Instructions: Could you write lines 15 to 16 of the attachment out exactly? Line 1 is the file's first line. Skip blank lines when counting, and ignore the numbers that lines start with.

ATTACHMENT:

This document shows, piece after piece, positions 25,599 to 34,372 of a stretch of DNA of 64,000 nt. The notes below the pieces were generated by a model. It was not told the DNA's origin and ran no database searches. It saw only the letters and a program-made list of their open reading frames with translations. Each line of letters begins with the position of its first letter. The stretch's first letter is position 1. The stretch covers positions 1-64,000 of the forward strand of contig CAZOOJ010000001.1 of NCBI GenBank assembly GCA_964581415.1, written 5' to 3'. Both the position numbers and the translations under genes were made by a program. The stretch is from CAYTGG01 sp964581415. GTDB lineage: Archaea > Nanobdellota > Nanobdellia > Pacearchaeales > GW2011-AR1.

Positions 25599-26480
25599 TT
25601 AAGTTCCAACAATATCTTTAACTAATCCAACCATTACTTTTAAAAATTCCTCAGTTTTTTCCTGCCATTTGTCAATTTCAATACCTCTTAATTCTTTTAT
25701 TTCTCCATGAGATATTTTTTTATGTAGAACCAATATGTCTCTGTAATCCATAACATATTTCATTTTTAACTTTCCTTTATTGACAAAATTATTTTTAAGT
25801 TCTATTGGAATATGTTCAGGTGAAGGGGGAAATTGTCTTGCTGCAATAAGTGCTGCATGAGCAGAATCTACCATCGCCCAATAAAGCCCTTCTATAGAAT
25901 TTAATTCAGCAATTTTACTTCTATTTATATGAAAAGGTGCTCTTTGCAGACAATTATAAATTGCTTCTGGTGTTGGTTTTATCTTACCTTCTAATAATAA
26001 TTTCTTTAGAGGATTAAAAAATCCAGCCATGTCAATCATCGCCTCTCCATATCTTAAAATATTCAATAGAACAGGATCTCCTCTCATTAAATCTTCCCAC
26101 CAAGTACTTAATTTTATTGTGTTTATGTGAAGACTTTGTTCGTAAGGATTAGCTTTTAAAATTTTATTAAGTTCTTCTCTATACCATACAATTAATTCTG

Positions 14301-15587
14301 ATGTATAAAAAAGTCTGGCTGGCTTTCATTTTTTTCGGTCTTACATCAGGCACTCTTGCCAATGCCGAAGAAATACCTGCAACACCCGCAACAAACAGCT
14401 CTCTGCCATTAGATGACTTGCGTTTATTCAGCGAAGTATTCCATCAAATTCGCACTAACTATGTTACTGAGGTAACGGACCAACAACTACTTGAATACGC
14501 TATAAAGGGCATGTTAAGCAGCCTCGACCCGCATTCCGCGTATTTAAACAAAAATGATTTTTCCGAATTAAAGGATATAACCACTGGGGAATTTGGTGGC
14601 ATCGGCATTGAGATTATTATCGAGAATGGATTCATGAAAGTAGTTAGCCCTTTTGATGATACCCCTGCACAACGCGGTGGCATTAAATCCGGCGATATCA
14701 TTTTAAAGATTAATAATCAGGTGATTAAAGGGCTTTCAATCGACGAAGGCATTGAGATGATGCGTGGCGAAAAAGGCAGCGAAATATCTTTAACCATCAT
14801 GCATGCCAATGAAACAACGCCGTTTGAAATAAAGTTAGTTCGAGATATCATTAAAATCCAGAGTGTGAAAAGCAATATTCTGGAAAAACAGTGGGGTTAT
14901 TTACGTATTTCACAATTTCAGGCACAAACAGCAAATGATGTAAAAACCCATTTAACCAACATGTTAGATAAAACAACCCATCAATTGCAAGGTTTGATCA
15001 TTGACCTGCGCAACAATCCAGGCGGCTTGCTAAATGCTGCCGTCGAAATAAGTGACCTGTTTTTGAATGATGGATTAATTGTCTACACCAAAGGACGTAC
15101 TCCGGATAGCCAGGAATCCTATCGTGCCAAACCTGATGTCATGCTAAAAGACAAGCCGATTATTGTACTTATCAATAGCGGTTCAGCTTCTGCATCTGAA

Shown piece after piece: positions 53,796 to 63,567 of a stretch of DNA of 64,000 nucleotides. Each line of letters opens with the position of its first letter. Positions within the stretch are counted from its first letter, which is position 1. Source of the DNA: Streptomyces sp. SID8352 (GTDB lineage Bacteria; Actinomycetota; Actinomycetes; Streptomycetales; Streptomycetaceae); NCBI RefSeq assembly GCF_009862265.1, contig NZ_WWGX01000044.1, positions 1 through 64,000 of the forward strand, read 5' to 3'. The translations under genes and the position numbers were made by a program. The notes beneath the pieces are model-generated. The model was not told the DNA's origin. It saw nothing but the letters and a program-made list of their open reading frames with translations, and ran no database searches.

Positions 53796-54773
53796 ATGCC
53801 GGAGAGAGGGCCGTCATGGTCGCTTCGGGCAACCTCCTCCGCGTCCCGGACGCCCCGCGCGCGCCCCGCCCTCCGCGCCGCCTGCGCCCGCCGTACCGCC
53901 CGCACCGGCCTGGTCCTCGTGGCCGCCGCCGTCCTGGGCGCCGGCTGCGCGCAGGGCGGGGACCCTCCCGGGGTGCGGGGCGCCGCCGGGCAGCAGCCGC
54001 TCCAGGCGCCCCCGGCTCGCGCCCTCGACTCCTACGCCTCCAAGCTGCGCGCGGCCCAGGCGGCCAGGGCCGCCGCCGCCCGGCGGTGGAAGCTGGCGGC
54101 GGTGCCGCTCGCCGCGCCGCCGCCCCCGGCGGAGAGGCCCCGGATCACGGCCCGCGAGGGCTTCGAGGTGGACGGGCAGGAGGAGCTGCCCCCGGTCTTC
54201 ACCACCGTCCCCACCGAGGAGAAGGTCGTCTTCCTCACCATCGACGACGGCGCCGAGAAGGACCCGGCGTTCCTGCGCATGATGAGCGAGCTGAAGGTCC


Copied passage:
14701 TTTTAAAGATTAATAATCAGGTGATTAAAGGGCTTTCAATCGACGAAGGCATTGAGATGATGCGTGGCGAAAAAGGCAGCGAAATATCTTTAACCATCAT
14801 GCATGCCAATGAAACAACGCCGTTTGAAATAAAGTTAGTTCGAGATATCATTAAAATCCAGAGTGTGAAAAGCAATATTCTGGAAAAACAGTGGGGTTAT